I think that BAT Bangladesh will continue to play an important role within the group. Overall, Bangladesh is on a phenomenal journey. In our experience, rural areas are the real engines of this country and where the biggest changes are taking place. We are seeing this with people moving quickly to higher-quality products. In our case, I think that we are well positioned to make the most out of the agricultural revolution that we are experiencing, because we have put a strong focus on our distribution network.
If the economy and disposable income of the population continues to grow, Bangladesh will consolidate as one of the most promising places to do business in the world. However, at BAT Bangladesh, we not only grow tobacco for the domestic market, but also for export.
What is the position of the tobacco industry in Bangladesh?
As with the car industry, the tobacco industry is going through an inflexion point globally. For years, tobacco companies have strived to come up with products that are potentially less risky. As we speak, tobacco-heating devices are going from strength to strength in the US and parts of Europe. BAT is well placed with a range of potentially reduced-risk products — like tobacco- heating products and e-cigarettes. It already offers these next-generation products in 16 countries and plans to expand this further.
Tobacco-heating products and e-cigarettes are still emerging categories, and very small in a lot of markets, with Bangladesh being one of those. However, this doesn’t mean things can’t change. With growing consumer acceptance, the right regulatory environment and more scale, who knows what products, with potentially less risk than cigarettes, could be on offer to smokers in Bangladesh in the future.
You are also the president of the Foreign Investors Chamber of Commerce and Industry. How can investment into Bangladesh be increased?
Bangladesh is one of the most misunderstood — and probably the least advertised — markets in the world. If you ask a stranger about his thoughts on Bangladesh, he will probably talk about natural disasters, poverty and traffic jams. However, if you take a look at the Bangladeshi subsidiaries of big international companies, you will find that in many cases they are the star performers within their groups, both in terms of growth and return on investment.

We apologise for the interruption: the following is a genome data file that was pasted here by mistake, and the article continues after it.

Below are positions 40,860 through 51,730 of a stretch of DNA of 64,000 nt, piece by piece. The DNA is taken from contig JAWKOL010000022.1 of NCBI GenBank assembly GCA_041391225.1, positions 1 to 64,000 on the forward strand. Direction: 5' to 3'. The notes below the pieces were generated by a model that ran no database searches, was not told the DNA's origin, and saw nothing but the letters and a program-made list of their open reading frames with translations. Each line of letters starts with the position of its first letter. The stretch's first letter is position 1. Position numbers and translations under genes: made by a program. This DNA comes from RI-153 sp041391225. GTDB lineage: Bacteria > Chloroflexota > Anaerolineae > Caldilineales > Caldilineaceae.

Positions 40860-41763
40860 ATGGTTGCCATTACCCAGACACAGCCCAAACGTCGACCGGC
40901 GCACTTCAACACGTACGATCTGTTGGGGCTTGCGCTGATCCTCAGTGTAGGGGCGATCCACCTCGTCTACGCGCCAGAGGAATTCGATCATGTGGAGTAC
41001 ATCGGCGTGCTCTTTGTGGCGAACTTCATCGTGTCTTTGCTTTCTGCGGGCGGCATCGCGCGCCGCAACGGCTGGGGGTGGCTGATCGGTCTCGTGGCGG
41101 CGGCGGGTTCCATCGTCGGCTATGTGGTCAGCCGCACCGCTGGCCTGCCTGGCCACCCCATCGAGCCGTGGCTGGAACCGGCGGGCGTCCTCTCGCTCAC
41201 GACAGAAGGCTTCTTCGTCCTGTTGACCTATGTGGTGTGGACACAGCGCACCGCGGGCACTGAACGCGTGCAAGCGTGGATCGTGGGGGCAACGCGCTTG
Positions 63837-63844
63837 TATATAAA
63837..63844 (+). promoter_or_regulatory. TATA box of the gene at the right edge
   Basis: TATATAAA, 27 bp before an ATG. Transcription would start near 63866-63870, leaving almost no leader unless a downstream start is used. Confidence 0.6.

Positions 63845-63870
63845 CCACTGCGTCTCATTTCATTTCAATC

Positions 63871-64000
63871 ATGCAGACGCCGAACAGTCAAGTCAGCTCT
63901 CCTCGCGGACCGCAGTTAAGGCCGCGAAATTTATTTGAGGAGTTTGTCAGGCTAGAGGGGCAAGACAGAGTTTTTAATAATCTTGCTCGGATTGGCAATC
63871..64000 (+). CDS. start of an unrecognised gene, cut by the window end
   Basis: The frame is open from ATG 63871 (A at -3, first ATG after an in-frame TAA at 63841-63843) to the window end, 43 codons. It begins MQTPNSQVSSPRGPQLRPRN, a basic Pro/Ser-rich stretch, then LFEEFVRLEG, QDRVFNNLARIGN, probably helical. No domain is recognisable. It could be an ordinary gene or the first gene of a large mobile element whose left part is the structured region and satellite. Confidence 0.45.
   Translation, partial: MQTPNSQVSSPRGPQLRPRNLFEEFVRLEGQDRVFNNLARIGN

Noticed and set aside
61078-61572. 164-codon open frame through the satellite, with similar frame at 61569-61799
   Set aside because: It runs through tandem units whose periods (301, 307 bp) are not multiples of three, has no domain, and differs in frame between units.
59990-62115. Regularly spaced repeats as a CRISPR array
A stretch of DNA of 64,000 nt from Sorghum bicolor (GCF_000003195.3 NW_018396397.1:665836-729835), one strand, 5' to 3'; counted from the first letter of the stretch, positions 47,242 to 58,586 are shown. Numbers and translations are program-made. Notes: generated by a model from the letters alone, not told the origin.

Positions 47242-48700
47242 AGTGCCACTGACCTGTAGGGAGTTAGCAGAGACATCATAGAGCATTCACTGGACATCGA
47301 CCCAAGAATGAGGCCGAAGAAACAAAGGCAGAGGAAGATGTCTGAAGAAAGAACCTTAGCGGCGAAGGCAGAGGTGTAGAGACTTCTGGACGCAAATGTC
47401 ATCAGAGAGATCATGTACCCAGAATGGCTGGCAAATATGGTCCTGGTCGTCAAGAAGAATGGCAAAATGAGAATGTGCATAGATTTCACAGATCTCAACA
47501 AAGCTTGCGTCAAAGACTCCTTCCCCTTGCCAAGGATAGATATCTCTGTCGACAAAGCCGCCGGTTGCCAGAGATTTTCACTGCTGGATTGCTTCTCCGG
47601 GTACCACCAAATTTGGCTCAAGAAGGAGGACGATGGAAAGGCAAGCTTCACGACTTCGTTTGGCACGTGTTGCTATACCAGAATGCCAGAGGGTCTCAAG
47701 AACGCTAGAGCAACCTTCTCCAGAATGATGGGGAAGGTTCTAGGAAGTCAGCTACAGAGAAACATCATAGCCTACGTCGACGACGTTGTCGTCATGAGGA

Generally speaking, I would affirm that foreign direct investment in Bangladesh is quite low. However, I do not see any reason why levels cannot reach the figures of neighbouring countries such as Malaysia and Vietnam. Here, the private sector has to work hand in hand with the government to advertise Bangladesh internationally and spread the news about the business opportunities that we have. Every developing nation has its setbacks but, if you have the tenacity to overcome them, results will come.
Bangladesh is currently taking steps in the right direction despite various challenges and is on the way to becoming a middle-income country from a least-developed country. Moreover, players that are already present in Bangladesh are investing heavily in the country — which proves that there is a huge market potential.
Our region is full of examples of countries that, like India and Malaysia, used to have a bad image and successfully improved it. In this context, we have to find what we are good at and communicate it properly. Starting from being called the “land of rivers” to having extremely fertile land, Bangladesh is a country with many things to advertise.
The largest delta of the world covers around 80% of Bangladesh and the warmth given by this country’s people is not easy to find elsewhere. No matter where you go, Bangladeshis will receive you with a smile and offer you whatever they have, and, as a nation, we are very resilient by nature.As a country, these are some elements we should use for our benefit, to build a competitive advantage and to change the perception the rest of the world has of us.